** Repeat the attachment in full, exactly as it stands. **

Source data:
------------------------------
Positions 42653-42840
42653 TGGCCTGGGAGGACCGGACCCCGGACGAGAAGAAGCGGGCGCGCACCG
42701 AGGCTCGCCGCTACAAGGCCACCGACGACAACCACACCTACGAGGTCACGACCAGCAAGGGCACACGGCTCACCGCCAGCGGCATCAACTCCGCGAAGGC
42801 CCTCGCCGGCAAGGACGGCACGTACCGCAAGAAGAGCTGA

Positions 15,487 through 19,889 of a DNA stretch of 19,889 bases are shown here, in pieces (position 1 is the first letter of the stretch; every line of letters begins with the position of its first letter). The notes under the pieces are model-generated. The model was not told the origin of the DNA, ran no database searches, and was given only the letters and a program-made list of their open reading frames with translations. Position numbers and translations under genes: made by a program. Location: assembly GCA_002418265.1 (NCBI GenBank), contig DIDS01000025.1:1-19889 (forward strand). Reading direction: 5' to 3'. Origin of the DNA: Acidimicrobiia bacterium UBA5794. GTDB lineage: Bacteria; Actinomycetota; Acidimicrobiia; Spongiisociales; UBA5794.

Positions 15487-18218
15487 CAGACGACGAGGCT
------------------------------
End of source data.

Positions 42653-42840
42653 TGGCCTGGGAGGACCGGACCCCGGACGAGAAGAAGCGGGCGCGCACCG
42701 AGGCTCGCCGCTACAAGGCCACCGACGACAACCACACCTACGAGGTCACGACCAGCAAGGGCACACGGCTCACCGCCAGCGGCATCAACTCCGCGAAGGC
42801 CCTCGCCGGCAAGGACGGCACGTACCGCAAGAAGAGCTGA

Positions 15,487 through 19,889 of a DNA stretch of 19,889 bases are shown here, in pieces (position 1 is the first letter of the stretch; every line of letters begins with the position of its first letter). The notes under the pieces are model-generated. The model was not told the origin of the DNA, ran no database searches, and was given only the letters and a program-made list of their open reading frames with translations. Position numbers and translations under genes: made by a program. Location: assembly GCA_002418265.1 (NCBI GenBank), contig DIDS01000025.1:1-19889 (forward strand). Reading direction: 5' to 3'. Origin of the DNA: Acidimicrobiia bacterium UBA5794. GTDB lineage: Bacteria; Actinomycetota; Acidimicrobiia; Spongiisociales; UBA5794.

Positions 15487-18218
15487 CAGACGACGAGGCT